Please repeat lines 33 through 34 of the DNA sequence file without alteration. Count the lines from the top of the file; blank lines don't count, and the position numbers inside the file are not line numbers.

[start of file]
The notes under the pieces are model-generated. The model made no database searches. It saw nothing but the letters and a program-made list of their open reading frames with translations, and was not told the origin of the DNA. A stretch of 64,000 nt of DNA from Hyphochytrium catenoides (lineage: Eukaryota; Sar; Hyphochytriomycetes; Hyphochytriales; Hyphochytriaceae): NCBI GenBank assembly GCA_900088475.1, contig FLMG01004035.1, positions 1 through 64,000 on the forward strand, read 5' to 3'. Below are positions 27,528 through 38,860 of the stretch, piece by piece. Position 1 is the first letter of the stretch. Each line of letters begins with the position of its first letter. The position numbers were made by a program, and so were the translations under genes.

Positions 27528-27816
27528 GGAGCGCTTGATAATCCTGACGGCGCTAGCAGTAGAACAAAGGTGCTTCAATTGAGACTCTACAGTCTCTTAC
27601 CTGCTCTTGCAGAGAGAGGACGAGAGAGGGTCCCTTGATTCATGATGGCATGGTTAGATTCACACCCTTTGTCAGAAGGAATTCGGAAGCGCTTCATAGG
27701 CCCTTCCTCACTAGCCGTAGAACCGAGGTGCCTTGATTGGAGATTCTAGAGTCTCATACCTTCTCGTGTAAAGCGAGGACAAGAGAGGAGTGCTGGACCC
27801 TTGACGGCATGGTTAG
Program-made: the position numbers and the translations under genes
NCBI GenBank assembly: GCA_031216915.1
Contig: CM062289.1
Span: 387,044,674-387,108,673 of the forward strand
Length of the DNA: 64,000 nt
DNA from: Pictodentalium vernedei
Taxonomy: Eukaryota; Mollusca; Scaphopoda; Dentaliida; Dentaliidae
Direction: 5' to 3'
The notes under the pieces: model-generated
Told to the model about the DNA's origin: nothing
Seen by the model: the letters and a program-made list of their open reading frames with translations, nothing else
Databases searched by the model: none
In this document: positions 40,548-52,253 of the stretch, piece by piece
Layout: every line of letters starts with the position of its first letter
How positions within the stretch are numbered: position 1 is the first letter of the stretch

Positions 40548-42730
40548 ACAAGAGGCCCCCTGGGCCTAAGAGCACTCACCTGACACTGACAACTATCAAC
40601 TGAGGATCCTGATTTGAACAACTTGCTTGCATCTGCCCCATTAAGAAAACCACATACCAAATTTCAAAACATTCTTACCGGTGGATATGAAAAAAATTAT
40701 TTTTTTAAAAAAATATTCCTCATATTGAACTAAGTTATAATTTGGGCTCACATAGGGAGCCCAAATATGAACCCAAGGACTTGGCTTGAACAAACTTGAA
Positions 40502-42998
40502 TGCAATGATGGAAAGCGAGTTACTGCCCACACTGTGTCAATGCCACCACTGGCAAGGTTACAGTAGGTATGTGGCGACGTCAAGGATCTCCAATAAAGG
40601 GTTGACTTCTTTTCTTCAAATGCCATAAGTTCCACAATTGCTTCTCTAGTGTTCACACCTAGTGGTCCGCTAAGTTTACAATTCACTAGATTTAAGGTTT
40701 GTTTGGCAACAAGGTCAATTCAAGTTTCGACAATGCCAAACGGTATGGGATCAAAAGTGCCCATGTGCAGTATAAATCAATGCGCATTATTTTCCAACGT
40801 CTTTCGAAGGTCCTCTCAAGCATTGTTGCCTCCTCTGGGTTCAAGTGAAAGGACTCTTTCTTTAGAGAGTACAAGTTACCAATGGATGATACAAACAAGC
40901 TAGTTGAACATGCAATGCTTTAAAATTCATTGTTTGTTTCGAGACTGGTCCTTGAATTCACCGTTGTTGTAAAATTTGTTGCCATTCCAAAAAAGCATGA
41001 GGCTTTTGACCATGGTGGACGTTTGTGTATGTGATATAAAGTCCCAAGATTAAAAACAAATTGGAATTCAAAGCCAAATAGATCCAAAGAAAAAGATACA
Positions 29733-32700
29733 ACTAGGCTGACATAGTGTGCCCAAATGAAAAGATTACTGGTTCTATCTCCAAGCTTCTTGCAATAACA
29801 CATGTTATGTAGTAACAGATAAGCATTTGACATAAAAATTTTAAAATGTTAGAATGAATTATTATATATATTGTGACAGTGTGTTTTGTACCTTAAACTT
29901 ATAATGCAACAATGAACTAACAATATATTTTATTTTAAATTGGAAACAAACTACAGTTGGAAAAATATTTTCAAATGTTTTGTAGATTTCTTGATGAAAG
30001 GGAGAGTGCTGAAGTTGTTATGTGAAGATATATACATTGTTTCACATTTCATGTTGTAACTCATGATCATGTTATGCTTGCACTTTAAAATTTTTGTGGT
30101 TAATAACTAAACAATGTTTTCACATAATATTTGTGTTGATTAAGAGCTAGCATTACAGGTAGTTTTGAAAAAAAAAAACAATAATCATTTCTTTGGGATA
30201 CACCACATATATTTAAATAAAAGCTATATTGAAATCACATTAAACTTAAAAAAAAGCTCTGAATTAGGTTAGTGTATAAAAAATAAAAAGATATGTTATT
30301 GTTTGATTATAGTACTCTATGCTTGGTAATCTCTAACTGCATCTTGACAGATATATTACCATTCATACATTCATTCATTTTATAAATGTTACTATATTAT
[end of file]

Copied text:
Positions 29733-32700
29733 ACTAGGCTGACATAGTGTGCCCAAATGAAAAGATTACTGGTTCTATCTCCAAGCTTCTTGCAATAACA